Life would be a lot easier if he simply marched in, grabbed Johnson by the scruff of his neck, and dragged his lame ass out of the joint. Simple and direct. Rapp knew all about momentum. In a situation like this, the best thing was to keep moving. More often than not, if you had the right bearing and you acted as if you were in charge, people followed your lead.
Rapp looked at the first bouncer and flicked his wrist in a hard downward motion. The two extendable sections of the baton snapped out and into a locked position with a hard click. Rapp pointed the stick at the big bouncer and said, “I gave him three choices. You only get two.”
The bouncer looked down at the big bald Russian. He was writhing on the cement, swearing in his native tongue and staring in shock at his knee.
Rapp said, “You either take me to Peter Sidorov or you spend the next three days in the D.C. lockup with every other shithead and drug addic
t in the city. You’re a big guy, but they’re like hyenas in there. They attack in packs. They might not be able to rape you, but they’ll probably cut you and then you can spend the next year wondering if you have AIDS.”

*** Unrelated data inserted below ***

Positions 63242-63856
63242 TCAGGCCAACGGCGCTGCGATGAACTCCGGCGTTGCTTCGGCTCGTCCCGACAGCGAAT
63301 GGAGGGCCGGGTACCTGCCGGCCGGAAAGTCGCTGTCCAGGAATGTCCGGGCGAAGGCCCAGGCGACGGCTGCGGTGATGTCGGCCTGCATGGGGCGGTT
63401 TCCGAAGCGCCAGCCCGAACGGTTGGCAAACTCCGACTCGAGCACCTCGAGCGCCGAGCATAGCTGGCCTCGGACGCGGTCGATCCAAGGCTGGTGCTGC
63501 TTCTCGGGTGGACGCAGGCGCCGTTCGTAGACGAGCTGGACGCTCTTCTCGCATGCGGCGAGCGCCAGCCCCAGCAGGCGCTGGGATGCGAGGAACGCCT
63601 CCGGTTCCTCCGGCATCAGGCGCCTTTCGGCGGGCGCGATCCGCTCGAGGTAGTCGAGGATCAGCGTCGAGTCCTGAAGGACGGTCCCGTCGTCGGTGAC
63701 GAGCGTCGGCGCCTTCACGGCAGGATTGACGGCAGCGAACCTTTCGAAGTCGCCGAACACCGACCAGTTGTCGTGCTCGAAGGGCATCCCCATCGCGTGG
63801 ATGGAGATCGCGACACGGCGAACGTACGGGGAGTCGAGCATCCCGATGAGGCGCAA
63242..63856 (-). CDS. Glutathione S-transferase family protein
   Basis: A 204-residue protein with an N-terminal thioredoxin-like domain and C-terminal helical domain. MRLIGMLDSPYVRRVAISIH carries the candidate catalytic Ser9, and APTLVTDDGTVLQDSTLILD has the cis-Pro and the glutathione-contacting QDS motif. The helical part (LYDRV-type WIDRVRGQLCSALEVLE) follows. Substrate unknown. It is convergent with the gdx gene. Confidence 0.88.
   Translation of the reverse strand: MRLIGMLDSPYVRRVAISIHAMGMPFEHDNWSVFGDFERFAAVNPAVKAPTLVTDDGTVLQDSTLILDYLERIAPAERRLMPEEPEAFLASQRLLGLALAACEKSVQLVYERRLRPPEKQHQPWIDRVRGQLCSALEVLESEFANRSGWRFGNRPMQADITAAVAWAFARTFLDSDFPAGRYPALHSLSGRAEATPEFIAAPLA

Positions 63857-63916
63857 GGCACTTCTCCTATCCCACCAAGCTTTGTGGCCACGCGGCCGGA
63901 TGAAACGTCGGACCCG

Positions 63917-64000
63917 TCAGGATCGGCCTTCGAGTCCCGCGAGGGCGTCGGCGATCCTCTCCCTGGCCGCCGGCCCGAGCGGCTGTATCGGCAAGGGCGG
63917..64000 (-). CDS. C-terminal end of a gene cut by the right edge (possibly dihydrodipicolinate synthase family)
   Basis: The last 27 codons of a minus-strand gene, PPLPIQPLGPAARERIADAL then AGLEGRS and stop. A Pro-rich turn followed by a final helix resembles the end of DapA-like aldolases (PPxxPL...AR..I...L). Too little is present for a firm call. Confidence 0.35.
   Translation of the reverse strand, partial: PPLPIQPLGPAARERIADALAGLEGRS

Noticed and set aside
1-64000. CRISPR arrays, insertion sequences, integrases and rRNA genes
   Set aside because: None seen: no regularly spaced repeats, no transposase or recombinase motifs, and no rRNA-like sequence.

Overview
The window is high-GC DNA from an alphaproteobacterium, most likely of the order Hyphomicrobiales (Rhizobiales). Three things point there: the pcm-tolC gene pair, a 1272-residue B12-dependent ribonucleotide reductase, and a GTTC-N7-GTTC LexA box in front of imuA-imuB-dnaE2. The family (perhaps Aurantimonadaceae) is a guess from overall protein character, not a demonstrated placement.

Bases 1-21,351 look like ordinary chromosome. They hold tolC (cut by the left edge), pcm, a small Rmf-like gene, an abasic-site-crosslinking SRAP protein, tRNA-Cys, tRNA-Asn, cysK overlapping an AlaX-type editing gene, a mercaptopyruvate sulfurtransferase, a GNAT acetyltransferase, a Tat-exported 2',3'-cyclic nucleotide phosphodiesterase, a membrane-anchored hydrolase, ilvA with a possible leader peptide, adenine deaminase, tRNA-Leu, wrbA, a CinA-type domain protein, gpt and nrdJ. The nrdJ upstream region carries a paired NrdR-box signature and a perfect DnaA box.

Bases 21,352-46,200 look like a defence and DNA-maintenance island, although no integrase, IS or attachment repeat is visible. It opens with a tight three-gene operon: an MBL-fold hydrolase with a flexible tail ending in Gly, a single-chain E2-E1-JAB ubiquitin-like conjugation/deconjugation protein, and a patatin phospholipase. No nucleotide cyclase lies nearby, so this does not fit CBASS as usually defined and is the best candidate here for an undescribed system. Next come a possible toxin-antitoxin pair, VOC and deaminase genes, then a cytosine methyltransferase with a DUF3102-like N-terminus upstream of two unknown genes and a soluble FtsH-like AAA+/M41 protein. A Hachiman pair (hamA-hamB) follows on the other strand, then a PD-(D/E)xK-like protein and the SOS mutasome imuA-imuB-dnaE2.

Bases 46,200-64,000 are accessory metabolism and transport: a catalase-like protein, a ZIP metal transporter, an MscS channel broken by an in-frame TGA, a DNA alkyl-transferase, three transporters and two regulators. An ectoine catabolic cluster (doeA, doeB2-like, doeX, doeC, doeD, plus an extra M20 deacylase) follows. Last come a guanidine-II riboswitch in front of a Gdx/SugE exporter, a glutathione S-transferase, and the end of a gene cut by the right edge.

The bouncer hesitated for maybe a half second and then undid the velvet rope and gestured for Rapp to follow him. Rapp looked at Coleman and said, “You stay here and keep an eye on things. Mick,” Rapp said, looking at Reavers, “come with me.”
The big bouncer led them through the front door. Rapp followed two paces behind, and then Reavers. A long bar with a galvanized top ran for a good hundred feet along the left side of the old warehouse. Exposed metal trusses ran from left to right. Rapp paused for half a step to scope out the high ground. Old warehouses like this one often had a catwalk, but this one didn’t. With one sweep of the place Rapp noted four more bouncers dressed like the four guys out front. To the right was a dance floor with an elevated DJ booth. The place was packed and their pace slowed as they threaded their way through the crowd.